PRESENTING A LOVELY 19C Aquatint Engraving of the Quay at Waterford in Waterford City in Ireland.
This engraving has been hand embellished with aquatint color(s) and is from Ireland circa 1820-40.
It features a scene of the Quay or Port of Waterford from circa 1820. We are basing this upon the attire of the figures in the engraving and the tall ships.
It features Reginald’s Tower (still located at the Waterford Quay to this day). Georgian Quay buildings, a number of moored tall ships and row boats, barrels, horses and carts, women and British soldiers.
The engraving was professionally reframed and matted in Dallas in the 1980’s and the rear of the frame says that it was “Museum Mounted and Matted”. The frame has a lovely Grecian pattern around the front.
If you are Irish, a Waterford Crystal Collector or have your ancestry from Waterford this is a MUST HAVE !!
THIS IS A VERY RARE ENGRAVING !
Waterford (Irish: Port Láirge [pˠɔɾˠt̪ˠ ˈl̪ˠaːɾʲ(ə)ɟə]; from Old Norse Veðrafjǫrðr [ˈweðrɑˌfjɒrðr̩], meaning “ram (wether) fjord”) is a city in Ireland. It is in County Waterford in the south-east of Ireland and is located in the province of Munster. The city is situated at the head of Waterford Harbour. It is the oldest and the fifth most populous city in the Republic of Ireland. It is the tenth most populous settlement on the island of Ireland. Waterford City and County Council is the local government authority for the city. According to the 2016 Census, 53,504 people live in the city, with a wider metropolitan population of 82,963.
Today, Waterford is known for Waterford Crystal, a legacy of the city’s former glassmaking industry. Glass, or crystal, was manufactured in the city from 1783 until early 2009, when the factory there was shut down after the receivership of Waterford Wedgwood plc. The Waterford Crystal visitor centre in the Viking Quarter, under new owners, opened in June 2010, after the intervention of Waterford City Council and Waterford Chamber of Commerce, and resumed production.
Viking raiders first established a settlement near Waterford in 853. It and all the other longphorts were vacated in 902, the Vikings having been driven out by the native Irish. The Vikings re-established themselves in Ireland at Waterford in 914, led at first by Ottir Iarla (Jarl Ottar) until 917, and after that by Ragnall ua Ímair and the Uí Ímair dynasty, and built what would be Ireland’s first city. Among the most prominent rulers of Waterford was Ivar of Waterford.
In 1167, Diarmait Mac Murchada, the deposed King of Leinster, failed in an attempt to take Waterford. He returned in 1170 with Cambro-Norman mercenaries under Richard de Clare, 2nd Earl of Pembroke (known as Strongbow); together they besieged and took the city after a desperate defence. In furtherance of the Norman invasion of Ireland, King Henry II of England landed at Waterford in 1171. Waterford and then Dublin were declared royal cities, with Dublin also declared capital of Ireland.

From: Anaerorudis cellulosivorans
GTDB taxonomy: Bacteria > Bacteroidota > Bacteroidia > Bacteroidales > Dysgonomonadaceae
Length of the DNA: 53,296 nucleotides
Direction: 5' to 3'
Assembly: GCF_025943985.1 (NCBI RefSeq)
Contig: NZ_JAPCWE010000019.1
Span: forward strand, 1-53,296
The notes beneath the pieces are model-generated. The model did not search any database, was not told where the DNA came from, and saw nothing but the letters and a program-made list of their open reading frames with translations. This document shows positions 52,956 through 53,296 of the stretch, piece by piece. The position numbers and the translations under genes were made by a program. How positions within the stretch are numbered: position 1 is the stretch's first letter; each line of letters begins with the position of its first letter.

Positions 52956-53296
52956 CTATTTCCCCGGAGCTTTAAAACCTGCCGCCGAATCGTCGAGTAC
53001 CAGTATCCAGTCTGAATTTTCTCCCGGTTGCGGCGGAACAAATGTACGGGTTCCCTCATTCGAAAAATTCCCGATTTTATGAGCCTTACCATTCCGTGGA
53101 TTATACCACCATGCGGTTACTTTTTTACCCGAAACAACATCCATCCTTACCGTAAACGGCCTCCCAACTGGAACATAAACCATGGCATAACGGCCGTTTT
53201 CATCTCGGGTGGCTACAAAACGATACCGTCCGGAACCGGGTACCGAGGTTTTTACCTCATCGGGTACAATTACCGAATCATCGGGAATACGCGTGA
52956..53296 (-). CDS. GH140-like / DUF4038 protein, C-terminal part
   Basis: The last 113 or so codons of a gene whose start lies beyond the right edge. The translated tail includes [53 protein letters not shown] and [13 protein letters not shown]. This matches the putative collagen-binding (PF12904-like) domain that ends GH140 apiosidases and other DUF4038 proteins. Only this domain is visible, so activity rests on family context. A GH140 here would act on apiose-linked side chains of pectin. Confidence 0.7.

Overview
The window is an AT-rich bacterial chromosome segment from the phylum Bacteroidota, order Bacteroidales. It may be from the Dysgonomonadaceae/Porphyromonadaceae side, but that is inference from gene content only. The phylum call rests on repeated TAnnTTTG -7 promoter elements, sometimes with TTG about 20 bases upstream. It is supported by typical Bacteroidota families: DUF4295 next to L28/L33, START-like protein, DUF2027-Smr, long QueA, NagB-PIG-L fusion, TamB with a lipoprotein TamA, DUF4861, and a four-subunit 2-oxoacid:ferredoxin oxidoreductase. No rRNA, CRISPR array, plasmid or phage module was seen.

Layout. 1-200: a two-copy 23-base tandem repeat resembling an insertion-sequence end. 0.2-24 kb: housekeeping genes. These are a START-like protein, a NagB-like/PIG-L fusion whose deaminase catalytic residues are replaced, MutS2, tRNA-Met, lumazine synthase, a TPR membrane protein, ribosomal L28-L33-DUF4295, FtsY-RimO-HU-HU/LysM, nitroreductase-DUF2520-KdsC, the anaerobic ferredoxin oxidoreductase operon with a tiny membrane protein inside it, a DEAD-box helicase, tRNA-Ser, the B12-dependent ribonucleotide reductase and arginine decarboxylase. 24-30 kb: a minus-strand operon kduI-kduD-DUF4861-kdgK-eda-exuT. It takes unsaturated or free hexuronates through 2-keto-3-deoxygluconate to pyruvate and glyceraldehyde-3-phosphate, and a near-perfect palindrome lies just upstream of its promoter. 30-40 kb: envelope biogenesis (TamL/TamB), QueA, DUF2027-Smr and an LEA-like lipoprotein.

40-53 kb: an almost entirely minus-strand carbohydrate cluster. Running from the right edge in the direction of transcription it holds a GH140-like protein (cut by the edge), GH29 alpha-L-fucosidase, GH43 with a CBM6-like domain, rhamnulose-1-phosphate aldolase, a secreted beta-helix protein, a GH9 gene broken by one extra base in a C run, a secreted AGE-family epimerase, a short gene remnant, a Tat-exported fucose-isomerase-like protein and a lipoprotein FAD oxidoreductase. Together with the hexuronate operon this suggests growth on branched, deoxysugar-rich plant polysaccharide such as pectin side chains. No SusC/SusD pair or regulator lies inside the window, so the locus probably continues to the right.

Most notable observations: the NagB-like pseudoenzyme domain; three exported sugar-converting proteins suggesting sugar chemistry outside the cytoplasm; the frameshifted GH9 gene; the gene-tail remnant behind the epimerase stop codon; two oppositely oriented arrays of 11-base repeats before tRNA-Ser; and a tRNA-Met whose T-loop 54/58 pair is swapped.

Throughout the medieval period, Waterford was Ireland’s second city after Dublin. In the 15th century Waterford repelled two pretenders to the English throne: Lambert Simnel and Perkin Warbeck. As a result, King Henry VII gave the city its motto: Urbs Intacta Manet Waterfordia (Waterford remains the untaken city).
After the Protestant Reformation, Waterford remained a Catholic city and participated in the confederation of Kilkenny – an independent Catholic government from 1642 to 1649. This was ended abruptly by Oliver Cromwell, who brought the country back under English rule; his son-in-law Henry Ireton finally took Waterford in 1650 after a major siege. In 1690, during the Williamite War, the Jacobite Irish Army was forced to surrender Waterford in the wake of the Battle of the Boyne.
The 18th century was a period of huge prosperity for Waterford. Most of the city’s best architecture appeared during this time. A permanent military presence was established in the city with the completion of the Cavalry Barracks at the end of the 18th century.
In the early 19th century, Waterford City was deemed vulnerable and the British government erected three Martello towers on the Hook Peninsula to reinforce the existing Fort at Duncannon. During the 19th century, great industries such as glass making and ship building thrived in the city.
The city was represented in the Parliament of the United Kingdom from 1891 to 1918 by John Redmond MP, leader (from January 1900) of the Irish Parliamentary Party. Redmond, then leader of the pro-Parnell faction of the party, defeated David Sheehy in 1891. In 1911, Br. Jerome Foley, Br. Dunstan Drumm and Br. Leopold Loughran left Waterford for Malvern, Australia. Here, they founded a Catholic college which is still in existence today.
19C Aquatint Engraving of the Quay at Waterford.
Provenance: From the Estate of a Prominent Irish American in Dallas.
Condition: Very good.
Dimensions: 11.5 inches wide, 13.5 inches tall and 0.75 inches deep (In Frame)